Tackling illiteracy in prisons

Some 60 per cent of prisoners are functionally illiterate. An inability to read inevitably hinders the rehabilitation of thousands of prisoners, particularly when they leave prison and try to find a job.

Schools together

Alistair Lexden is a strong supporter of partnership between state and independent schools.

School children need milk

No one doubts that milk is good for children. By law milk must be available during school hours, but too many children today are not drinking it regularly with serious consequences for their health.

Political instability in Northern Ireland

On 16 January the power-sharing Executive in Northern Ireland collapsed. Fresh elections are to be held on 2 March. There are some who argue that progress could be assisted by involving the Irish Republic more closely in Ulster’s affairs.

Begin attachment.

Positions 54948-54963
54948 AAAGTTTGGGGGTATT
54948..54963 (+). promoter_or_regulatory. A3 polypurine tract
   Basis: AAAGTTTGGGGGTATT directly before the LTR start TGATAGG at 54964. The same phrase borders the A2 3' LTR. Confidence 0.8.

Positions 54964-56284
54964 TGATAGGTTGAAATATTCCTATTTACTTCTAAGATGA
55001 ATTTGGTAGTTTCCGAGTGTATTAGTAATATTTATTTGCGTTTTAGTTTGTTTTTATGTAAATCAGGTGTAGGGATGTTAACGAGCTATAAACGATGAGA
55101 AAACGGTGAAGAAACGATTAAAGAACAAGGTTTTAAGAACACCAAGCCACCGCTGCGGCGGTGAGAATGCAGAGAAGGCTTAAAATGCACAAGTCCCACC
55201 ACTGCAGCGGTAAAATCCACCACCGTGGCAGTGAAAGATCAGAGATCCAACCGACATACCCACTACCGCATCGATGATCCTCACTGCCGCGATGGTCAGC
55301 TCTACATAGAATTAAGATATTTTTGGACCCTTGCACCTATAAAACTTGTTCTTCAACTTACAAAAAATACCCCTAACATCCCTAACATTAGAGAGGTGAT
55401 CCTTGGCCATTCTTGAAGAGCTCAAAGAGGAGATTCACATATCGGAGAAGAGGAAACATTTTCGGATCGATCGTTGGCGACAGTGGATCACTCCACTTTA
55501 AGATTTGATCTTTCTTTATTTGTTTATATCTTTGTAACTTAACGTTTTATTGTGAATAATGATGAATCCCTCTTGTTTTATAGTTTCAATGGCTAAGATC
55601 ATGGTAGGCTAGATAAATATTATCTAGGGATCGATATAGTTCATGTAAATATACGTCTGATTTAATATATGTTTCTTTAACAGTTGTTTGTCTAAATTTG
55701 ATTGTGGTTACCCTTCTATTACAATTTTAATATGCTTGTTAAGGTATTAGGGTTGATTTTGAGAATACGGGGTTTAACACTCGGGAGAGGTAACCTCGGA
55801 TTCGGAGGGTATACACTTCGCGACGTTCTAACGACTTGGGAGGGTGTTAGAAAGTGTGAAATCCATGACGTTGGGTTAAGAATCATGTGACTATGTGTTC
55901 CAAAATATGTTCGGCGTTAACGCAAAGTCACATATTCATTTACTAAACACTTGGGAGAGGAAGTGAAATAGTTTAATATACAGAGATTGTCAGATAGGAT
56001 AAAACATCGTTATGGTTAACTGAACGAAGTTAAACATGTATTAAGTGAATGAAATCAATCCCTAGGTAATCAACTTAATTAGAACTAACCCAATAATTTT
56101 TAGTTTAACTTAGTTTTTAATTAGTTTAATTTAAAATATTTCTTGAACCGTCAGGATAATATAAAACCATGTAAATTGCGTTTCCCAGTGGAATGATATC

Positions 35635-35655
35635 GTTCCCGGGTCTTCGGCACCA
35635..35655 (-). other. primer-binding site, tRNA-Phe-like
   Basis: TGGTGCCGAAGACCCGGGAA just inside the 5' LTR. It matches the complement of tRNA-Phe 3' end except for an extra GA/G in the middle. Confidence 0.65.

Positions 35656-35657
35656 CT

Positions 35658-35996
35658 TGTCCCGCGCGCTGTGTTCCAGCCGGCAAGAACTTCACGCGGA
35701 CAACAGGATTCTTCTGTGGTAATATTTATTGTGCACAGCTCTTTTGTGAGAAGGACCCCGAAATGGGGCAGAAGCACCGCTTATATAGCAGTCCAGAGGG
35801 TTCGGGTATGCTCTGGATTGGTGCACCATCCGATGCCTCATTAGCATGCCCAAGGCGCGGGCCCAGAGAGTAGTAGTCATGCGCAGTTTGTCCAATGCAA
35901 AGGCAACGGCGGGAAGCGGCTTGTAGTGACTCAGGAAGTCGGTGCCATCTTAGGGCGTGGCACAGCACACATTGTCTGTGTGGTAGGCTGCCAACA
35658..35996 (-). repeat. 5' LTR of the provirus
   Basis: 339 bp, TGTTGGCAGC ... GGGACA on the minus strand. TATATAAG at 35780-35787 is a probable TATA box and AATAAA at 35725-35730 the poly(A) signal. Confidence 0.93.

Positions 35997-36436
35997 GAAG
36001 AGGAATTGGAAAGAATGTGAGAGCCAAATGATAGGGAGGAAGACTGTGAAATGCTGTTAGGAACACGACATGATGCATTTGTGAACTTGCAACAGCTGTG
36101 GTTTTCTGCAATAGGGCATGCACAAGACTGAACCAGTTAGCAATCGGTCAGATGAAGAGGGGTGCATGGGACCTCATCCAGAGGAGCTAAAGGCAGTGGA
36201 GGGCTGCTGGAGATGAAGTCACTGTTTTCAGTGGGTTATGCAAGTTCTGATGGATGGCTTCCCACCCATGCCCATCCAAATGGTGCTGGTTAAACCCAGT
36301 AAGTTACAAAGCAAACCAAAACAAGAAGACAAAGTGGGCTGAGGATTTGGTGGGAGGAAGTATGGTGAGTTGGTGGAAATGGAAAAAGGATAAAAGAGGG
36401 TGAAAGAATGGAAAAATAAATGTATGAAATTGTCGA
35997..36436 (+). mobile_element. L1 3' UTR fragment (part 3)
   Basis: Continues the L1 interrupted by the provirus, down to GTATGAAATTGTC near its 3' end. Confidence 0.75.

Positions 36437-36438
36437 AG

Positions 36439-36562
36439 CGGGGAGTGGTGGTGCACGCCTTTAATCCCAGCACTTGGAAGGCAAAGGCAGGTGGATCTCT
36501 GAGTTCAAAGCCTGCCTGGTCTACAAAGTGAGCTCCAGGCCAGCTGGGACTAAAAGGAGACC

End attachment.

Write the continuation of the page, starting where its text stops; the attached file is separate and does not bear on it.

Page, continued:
More young voters needed

According to the Electoral Commission, three out of every ten youngsters who are eligible to vote are not on the electoral registers in Britain today. There are a number of ways in which this serious state of affairs could be remedied.

Protecting press freedom

How is the freedom of the press—a crucial element of the British way of life—to be reconciled with the individual’s right to privacy on a new, permanent basis in the aftermath of the Leveson report?

This much-discussed issue was the subject of a debate in the Lords on December 20.

Northern Ireland: Gay equality advances

On November 9 (see below) Alistair Lexden introduced amendments to a Bill under discussion in the Lords to extend to Northern Ireland a scheme for England and Wales under which homosexual men can secure official pardons for convictions under cruel and discriminatory laws that have now been abolis

Calling the police to account

On November 8, an independent report by Sir Richard Henriques QC was published on Operation Midland, the name given to the Metropolitan Police’s investigation of allegations of sexual abuse which failed to identify any wrong-doing and brought immense distress to many people, including Lord Bramal

Visa problems

Great concern has been expressed by British universities about the damaging effects of immigration policy on the country’s ability to remain highly attractive to overseas students.